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Vegetation communities at some snow goose and Ross's goose colonies on the western coast of Hudson Bay have been severely degraded or destroyed, with desertification resulting from the cumulative effects of foraging and nest-building by geese (Kerbes et al., 1990; Srivastava and Jefferies, 1996; Kotanen and Jefferies, 1997; Handa et al., 2002). Although the west Hudson Bay studies were conducted in coastal vegetation communities, inland tundra communities at Karrak Lake show similar effects of degradation. We argue that changes in plant communities at Karrak Lake were the direct result of nest building and feeding by breeding geese, cumulatively resulting in altered plant communities. Proportion of vegetative cover and species diversity and richness were lowest in areas with the longest history of goose nesting. We detected differences in plant community structure as well, with decreases in proportions of Cassiope tetragona, grasses and sedges, and lichens in areas with longer occupancy by geese. Proportions of damaged habitats (exposed peat and mineral substrate), moss, and the ruderal species Senecio congestus increased with goose occupancy. Although it is not known how long the colony had existed before its discovery in 1965 (Ryder, 1969), observations by J.P. Ryder (pers. comm. 1999) in 1993 confirmed that large-scale, visible changes in abundance of vegetation and community composition had occurred since the late 1960s. As the colony expanded north and westward, changes in habitat were evident after only a few years of goose occupancy (Figs. 5a, b). Specifically, these photographs illustrate loss of vegetation, particularly of grasses and sedges, and the breakup and decomposition of tussocks described by Kotanen and Jefferies (1997). These photographs are important because, although our statistical inferences about the effect of goose nesting on vegetation were based on correlation, the photographs verify the change in vegetation at a location where goose nesting had encroached in the time between the first and second images.
[FIGURE 5 OMITTED]
At Karrak Lake, vegetation is removed primarily through foraging and nest-building by breeding geese. The large, robust bill of the snow goose is adapted for excavating roots and rhizomes, particularly those of graminoids (Ryder and Alisauskas, 1995; Alisauskas, 1998b), whereas the relatively small bill of Ross's goose is adapted for grazing on leaves and shoots. Ross's geese grub as well (Didiuk et al., 2001), and grubbing and shoot pulling by both species are effective springtime techniques for obtaining nutrient-rich belowground biomass (Abraham and Jefferies, 1997; Carriere et al., 1999). In addition, the shorter bills of Ross's geese may enable grazing of shorter or closely cropped vegetation, further reducing aboveground biomass in already exploited habitats and likely impeding recovery of vegetation (Didiuk et al., 2001).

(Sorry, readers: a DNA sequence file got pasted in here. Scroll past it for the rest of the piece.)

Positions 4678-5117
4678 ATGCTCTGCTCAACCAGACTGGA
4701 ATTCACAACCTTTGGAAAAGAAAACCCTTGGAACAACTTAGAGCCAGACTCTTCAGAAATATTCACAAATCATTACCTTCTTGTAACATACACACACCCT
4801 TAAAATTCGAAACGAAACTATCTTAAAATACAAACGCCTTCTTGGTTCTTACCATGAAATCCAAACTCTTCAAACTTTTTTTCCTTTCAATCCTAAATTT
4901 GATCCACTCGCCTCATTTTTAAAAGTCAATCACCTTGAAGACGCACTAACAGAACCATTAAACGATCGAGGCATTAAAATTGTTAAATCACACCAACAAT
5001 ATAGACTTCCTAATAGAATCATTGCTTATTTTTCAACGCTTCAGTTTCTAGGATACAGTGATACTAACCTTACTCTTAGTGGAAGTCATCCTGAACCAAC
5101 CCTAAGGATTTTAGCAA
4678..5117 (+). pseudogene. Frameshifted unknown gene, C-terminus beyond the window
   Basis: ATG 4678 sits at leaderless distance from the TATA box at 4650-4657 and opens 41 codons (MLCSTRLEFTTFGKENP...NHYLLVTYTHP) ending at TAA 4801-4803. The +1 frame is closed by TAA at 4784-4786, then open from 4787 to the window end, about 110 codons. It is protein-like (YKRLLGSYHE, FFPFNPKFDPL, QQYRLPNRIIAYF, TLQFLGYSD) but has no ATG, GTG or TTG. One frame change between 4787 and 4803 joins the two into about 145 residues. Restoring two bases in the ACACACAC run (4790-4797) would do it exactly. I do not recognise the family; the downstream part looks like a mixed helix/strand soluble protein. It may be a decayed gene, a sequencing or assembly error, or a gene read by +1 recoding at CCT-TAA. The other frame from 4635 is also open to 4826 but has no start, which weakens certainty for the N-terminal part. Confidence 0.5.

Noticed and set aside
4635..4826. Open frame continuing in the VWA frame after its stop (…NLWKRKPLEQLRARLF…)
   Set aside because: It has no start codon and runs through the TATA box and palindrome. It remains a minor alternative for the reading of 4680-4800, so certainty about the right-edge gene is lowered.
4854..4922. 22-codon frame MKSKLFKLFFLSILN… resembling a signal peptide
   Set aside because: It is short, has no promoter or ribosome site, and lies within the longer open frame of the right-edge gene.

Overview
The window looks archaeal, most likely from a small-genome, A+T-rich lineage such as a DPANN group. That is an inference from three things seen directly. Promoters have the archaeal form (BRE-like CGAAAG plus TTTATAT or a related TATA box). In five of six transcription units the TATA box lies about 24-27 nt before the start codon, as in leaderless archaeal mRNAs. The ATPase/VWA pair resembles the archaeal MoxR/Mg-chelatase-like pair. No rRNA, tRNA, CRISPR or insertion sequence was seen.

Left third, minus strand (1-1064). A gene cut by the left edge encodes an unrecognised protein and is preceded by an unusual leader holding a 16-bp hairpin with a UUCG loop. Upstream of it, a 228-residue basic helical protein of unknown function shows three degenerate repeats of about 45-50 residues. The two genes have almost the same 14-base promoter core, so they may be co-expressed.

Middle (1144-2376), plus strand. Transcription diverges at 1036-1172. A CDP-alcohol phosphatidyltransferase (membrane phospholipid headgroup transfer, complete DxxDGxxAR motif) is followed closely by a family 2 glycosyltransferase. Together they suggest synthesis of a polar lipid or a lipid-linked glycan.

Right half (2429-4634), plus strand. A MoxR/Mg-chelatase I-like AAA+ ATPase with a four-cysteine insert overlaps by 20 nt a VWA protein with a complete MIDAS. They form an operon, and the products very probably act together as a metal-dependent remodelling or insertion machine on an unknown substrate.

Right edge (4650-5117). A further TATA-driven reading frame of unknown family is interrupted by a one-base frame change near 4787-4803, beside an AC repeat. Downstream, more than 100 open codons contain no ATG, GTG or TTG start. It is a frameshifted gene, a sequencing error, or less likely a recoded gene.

Unlike some species, which feed for two weeks or more after arrival on nesting grounds before they begin to nest (Gauthier and Tardif, 1991; Carriere et al., 1999), Ross's geese and snow geese normally initiate nesting within a few days of arrival (Gloutney et al., 1999). Thus they rely largely on endogenous nutrient reserves for egg formation and energy during incubation (Ankney and MacInnes, 1978; Bon, 1997; Alisauskas, 1998a). Although geese forage intensively during nesting at Karrak Lake, they don't manage to ingest much food (Ryder and Alisauskas, 1995; Gloutney et al., 2001), probably because past foraging has severely reduced available vegetation. Still, feeding is concentrated around the nest site (McLandress, 1983) and occurs over a four-week period during egg laying and incubation. We suggest that the negative correlation between proportion of grass and nest density of both species is due to the cumulative effects of decades of foraging during nesting, which have resulted in large-scale reduction in abundance of grasses.
Additional pressure on vegetation occurs when nonbreeding geese forage in the colony until they disperse at the onset of incubation (Ryder and Alisauskas, 1995). In contrast to colonies of west Hudson Bay, Karrak Lake experiences little impact on vegetation from staging birds, as very few light geese travel to more northerly nesting areas (Didiuk et al., 2001). Nonetheless, habitat damage was also evident outside the nesting colony. Exposed peat was visible on 1989 LANDSAT imagery (Fig. 4), and we detected a band of exposed peat north of the colony boundary during vegetation surveys (Fig. 1g). Habitat damage outside the nesting colony may be attributable to cumulative, multi-year effects of foraging by both nonbreeding and brood-rearing geese. During nesting, groups of non-breeding birds are often observed immediately outside the colony, and following hatch, broods forage intensively as they disperse northward from the colony to feeding grounds near the coast of Queen Maud Gulf (Slattery, 2000). Additionally, some patches of exposed peat may occur naturally, particularly at drier sites.